Why ‘Made In India’ doesn’t mean anything, anymore.

why-Made-In-India-doesn't-mean-anything | ChineeKum

Right in the beginning, I want to make it clear that we are going to talk about ‘Made In India’ and not ‘Make In India’. We will focus on the seal or marking or imprint that you see on so many products across different categories. ‘Made In India’ in our mind is for products which are completely manufactured in India by Indian companies that use Indian resources to do so. At least this should be the ideal scenario for all the products we consume. 

Now, over the past few decades, the arrival of foreign brands has made it all the more difficult to identify which products are Indian, and which products are only claiming to be Indian. One of the most ironic things as an Indian consumer is seeing a fully Chinese-owned company like Xiaomi labelling its products as ‘Made In India’ and succeeding in selling it like hot cakes. No one even questions the genuineness of the claim that is made on the product packaging.

Agreed that the company has a large manufacturing plant in the Sri City Special Economic Zone in Andhra Pradesh and another one in Sriperumbudur in Tamil Nadu. But, do we actually know as to how many of the components that go into the phones are actually made in India? India imported mobile components worth USD 13 Billion in 2018. Given that the lion’s share of the Indian mobile phone market is controlled by Chinese companies, a significant amount of these imports would have come from China. 

So, in effect the mobile phone industry in India is only ‘assembling’ parts in India and not ‘manufacturing’ them. The same is true for Xiaomi which proudly highlights that its products are ‘Made In India’. One of the reasons why this is so rampant and is mostly misleading consumers is because the Government of India has not formulated any stringent guidelines for the same. Even if the guidelines are present, they are not being enforced to help consumers make the right choices.

The time to act is now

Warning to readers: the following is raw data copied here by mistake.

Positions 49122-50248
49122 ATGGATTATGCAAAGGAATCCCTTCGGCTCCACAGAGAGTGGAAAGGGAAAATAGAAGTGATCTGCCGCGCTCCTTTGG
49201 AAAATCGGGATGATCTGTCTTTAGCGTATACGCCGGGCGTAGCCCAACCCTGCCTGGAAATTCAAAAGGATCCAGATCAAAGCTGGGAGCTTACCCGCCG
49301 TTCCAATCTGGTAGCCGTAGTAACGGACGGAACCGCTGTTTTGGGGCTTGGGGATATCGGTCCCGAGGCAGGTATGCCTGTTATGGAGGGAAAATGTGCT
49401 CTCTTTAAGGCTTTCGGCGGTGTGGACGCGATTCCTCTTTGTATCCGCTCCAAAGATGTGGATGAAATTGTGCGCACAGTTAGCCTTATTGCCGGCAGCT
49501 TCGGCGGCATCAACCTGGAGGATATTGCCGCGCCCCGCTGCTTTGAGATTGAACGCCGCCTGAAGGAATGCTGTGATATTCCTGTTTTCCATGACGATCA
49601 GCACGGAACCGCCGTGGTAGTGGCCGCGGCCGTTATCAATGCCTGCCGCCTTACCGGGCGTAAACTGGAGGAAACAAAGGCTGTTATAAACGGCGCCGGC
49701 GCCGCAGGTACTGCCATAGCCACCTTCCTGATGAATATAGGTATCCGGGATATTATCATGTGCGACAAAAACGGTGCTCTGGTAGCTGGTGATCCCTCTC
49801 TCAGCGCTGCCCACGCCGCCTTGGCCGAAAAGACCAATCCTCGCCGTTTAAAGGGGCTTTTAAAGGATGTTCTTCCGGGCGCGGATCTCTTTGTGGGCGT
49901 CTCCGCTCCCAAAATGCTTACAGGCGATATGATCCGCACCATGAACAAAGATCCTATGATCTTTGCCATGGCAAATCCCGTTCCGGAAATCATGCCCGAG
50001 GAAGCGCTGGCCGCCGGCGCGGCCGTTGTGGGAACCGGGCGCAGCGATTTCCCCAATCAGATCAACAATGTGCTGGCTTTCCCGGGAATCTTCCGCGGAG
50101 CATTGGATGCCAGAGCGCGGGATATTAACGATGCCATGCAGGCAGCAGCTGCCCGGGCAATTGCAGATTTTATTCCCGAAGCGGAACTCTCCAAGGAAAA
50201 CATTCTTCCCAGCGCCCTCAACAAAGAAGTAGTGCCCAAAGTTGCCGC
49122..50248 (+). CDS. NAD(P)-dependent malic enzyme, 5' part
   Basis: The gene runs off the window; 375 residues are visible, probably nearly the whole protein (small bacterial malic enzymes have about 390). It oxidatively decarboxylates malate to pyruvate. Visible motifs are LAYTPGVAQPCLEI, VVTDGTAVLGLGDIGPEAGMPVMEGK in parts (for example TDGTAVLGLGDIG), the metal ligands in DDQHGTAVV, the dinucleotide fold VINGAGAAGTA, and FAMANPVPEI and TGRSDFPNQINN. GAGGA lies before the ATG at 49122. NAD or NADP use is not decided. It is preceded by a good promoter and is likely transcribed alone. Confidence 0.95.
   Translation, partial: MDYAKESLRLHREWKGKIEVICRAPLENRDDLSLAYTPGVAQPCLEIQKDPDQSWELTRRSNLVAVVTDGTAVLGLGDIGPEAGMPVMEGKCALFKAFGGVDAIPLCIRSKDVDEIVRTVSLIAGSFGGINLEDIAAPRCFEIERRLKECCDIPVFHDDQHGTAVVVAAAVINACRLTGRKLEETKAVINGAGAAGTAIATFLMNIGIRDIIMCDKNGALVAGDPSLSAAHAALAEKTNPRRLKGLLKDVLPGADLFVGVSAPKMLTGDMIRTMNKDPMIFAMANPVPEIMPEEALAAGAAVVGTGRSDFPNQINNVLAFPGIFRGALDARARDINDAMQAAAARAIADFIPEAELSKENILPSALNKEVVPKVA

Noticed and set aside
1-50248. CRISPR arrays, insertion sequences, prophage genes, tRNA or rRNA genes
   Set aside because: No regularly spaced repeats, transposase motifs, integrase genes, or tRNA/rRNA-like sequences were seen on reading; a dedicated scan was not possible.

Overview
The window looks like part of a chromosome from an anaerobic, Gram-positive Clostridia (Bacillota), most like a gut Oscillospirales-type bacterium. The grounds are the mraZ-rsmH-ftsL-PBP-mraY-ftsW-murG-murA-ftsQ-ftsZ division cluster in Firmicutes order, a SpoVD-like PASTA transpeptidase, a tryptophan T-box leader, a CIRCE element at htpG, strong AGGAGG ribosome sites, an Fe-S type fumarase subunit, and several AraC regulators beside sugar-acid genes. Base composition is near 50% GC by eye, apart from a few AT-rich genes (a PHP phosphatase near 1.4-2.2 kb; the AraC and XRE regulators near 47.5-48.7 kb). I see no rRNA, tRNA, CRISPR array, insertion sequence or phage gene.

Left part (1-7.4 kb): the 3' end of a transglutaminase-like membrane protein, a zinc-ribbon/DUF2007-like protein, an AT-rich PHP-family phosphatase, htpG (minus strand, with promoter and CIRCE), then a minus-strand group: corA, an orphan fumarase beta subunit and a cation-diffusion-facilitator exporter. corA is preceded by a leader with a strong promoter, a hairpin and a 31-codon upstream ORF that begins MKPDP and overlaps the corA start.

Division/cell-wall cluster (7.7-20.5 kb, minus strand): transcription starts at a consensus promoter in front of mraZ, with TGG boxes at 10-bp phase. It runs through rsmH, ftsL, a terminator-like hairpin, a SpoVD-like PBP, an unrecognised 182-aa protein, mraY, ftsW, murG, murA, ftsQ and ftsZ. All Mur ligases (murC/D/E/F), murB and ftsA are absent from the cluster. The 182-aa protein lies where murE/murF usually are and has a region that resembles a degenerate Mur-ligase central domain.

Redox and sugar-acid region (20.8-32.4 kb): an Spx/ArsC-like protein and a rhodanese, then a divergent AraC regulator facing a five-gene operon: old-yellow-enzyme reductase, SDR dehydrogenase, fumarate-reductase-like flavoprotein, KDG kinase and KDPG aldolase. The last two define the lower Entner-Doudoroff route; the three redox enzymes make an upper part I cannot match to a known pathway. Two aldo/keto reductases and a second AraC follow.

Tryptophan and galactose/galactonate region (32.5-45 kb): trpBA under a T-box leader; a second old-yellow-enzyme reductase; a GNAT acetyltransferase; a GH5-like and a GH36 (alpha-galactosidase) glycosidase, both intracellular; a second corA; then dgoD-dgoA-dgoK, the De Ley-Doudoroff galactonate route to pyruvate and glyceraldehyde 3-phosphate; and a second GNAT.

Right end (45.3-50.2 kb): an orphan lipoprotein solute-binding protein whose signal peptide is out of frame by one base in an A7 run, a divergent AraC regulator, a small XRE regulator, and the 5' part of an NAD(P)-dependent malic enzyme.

The USA is a country on the other end of this spectrum. The Federal Trade Commission in the United States has a 42-page guideline document that helps companies comply with the ‘MADE IN USA’ Standard. It also has an Enforcement Policy Statement on U.S. Origin Claims, which came into effect way back in 1997. The biggest example of how well enforced these guidelines are, can be seen on the back of any iPhone. Along with other mandatory information, the phones clearly have markings which read ‘Designed by Apple in California. Assembled in China.’

India too needs to work on a comprehensive set of guidelines for companies that want to inform customers that their products are indeed ‘Made in India’. For companies that do not fully comply with such guidelines and enforcement policies, the products can be marked as ‘Assembled in India’. This will be in the interest of transparency and will also help Indian consumers decide as to which brands they want to purchase and which they want to avoid. If such guidelines and policies come into force, Indian consumers can readily move away from Chinese products. In the long run, our consumer behaviour will force Chinese companies to procure more of their components and raw materials from India to comply with such guidelines and make their products truly Indian.

At the moment we have given every Chinese company present in India a free hand to mark their products with ‘Made in India’ as and when they choose. For a country that prides itself as the largest and most diverse democracy in the world, it is only natural that our government authorities take decisive action now and work on a detailed guideline as well as enforcement policy that works in the interest of Indian consumers and manufacturers.

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